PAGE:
L'Eclisse (The Eclipse)
Time Out says
A classic of European cinema returns to the big screen, steeped in postmodern angst and loveless existential strife
Michaelangelo Antonioni’s ennui-soaked 1962 satire of modern life announces its intentions over the opening credits, as a perky Italian pop song is muscled aside to make way for a series of doom-laden orchestral crashes. ‘Abandon pleasure’, seems to be the message. Don’t expect to leave this particular trip to the movies thinking that western life is anything but a hollow charade.
‘L’Eclisse’ is the poetic story of a beautiful but bored young woman (Monica Vitti) who deserts her dull lover and embarks upon a tentative affair with dashing but sociopathically materialistic stockbroker Alain Delon. Their courtship offers moments of happiness – they take great joy in mocking other, less self-aware couples – but as Vitti gazes wistfully into the uncertain future and Delon lusts after money and possessions, you just know it’s not going to work out.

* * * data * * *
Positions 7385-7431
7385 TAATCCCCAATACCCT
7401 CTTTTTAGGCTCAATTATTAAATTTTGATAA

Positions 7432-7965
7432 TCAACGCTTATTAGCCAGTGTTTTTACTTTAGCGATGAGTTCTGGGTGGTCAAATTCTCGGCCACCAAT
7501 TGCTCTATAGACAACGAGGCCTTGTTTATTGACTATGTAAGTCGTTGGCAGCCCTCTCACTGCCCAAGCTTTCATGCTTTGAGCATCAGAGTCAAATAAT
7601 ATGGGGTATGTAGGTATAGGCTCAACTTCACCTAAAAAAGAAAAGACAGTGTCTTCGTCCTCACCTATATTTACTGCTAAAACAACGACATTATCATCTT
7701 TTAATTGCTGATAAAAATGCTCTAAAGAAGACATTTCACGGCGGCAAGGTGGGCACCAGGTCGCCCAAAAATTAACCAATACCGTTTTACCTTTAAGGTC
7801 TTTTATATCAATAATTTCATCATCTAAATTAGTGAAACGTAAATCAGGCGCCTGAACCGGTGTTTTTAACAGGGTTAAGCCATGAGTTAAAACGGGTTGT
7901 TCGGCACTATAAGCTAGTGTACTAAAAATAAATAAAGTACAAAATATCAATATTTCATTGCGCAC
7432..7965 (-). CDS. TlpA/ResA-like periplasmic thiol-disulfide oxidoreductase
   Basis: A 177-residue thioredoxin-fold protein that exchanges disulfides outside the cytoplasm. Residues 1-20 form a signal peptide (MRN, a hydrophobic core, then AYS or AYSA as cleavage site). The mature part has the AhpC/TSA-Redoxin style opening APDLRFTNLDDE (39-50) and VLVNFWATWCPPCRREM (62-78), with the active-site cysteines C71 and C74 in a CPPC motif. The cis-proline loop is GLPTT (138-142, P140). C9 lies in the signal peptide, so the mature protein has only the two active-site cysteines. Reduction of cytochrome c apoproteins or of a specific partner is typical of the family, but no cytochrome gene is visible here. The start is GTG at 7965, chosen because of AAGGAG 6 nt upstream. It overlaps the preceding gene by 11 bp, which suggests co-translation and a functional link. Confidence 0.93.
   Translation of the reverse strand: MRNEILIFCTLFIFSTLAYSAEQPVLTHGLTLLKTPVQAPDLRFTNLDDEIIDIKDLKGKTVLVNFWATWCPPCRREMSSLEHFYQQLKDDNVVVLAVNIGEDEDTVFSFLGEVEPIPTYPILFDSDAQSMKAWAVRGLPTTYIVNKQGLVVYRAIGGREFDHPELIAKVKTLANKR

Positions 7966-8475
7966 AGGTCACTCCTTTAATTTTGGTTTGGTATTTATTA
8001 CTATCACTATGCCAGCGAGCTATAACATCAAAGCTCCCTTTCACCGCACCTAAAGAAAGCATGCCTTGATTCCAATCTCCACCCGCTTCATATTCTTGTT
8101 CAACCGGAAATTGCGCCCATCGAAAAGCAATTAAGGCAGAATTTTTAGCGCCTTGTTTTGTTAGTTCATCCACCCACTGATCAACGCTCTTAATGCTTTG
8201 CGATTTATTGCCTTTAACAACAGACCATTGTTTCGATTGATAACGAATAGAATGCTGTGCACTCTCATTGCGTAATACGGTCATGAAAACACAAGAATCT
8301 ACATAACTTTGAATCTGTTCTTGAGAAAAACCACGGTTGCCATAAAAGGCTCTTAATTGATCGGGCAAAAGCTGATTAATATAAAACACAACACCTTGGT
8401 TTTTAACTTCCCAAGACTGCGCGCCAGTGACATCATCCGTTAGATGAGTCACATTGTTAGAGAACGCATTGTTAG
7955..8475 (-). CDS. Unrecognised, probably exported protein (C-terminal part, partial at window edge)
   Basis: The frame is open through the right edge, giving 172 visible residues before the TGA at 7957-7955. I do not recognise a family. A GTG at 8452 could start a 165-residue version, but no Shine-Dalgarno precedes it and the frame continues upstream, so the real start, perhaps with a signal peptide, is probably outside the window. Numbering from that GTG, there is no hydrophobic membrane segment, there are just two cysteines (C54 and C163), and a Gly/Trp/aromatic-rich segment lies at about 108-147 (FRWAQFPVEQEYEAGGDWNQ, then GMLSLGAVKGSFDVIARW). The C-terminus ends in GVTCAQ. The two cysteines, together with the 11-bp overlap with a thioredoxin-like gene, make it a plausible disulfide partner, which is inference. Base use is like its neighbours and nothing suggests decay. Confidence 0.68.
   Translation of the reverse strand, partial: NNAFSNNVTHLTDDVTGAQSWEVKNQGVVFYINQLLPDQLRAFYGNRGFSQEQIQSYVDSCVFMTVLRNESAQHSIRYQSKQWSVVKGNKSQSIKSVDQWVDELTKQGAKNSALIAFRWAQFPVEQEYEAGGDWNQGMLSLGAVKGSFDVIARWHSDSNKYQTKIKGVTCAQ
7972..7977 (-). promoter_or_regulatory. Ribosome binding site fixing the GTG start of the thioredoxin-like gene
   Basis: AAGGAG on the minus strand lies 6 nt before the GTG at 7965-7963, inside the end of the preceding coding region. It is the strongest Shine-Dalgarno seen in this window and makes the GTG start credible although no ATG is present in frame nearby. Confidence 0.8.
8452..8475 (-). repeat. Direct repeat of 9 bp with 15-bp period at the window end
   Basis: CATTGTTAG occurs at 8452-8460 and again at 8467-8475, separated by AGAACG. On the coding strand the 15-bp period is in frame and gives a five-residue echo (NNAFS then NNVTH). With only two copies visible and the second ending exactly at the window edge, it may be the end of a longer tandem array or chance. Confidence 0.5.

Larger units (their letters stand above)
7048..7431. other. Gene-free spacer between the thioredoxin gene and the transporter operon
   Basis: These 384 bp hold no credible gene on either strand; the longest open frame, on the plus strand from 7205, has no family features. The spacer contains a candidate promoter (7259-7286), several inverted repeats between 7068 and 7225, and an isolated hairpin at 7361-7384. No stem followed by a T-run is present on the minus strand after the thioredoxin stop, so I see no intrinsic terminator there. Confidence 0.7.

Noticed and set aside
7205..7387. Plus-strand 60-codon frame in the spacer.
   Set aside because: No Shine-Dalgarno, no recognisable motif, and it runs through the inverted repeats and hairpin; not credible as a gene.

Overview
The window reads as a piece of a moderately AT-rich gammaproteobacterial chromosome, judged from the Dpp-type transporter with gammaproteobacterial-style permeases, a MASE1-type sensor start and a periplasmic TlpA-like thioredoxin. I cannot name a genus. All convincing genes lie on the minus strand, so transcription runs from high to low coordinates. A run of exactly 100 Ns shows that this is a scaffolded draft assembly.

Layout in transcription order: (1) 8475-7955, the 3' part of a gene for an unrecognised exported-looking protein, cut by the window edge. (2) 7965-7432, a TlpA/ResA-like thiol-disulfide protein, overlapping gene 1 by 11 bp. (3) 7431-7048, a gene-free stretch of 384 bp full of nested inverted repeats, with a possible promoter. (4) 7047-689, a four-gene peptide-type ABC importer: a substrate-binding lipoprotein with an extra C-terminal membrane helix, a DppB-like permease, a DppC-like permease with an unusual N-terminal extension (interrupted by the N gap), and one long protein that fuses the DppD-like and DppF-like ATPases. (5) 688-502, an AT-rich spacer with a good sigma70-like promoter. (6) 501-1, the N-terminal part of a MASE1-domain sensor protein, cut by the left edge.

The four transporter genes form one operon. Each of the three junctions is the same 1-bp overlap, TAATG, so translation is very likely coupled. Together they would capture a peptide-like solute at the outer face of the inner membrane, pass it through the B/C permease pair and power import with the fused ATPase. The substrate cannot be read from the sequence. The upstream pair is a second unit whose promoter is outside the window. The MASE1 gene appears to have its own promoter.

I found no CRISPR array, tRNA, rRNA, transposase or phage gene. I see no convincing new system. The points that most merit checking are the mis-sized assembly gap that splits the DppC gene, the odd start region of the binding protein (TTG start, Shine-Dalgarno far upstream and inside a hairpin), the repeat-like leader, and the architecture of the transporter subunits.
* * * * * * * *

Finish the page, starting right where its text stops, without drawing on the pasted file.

As with all of Antonioni’s work, ‘L’Eclisse’ has a level of visual precision that works – intentionally – to both dazzle and alienate the viewer. In its time, the film must have seemed strikingly different, particularly the tragically lovely final montage sequence. To modern eyes the satire will seem a little blunt – in this post-Patrick Bateman age we’re no longer so titillated by the emotional emptiness of the wealthy, and the noisy, theatrical stock market sequences seem to go on forever – but the film retains a bleak and dreamlike tone that you won’t find anywhere else.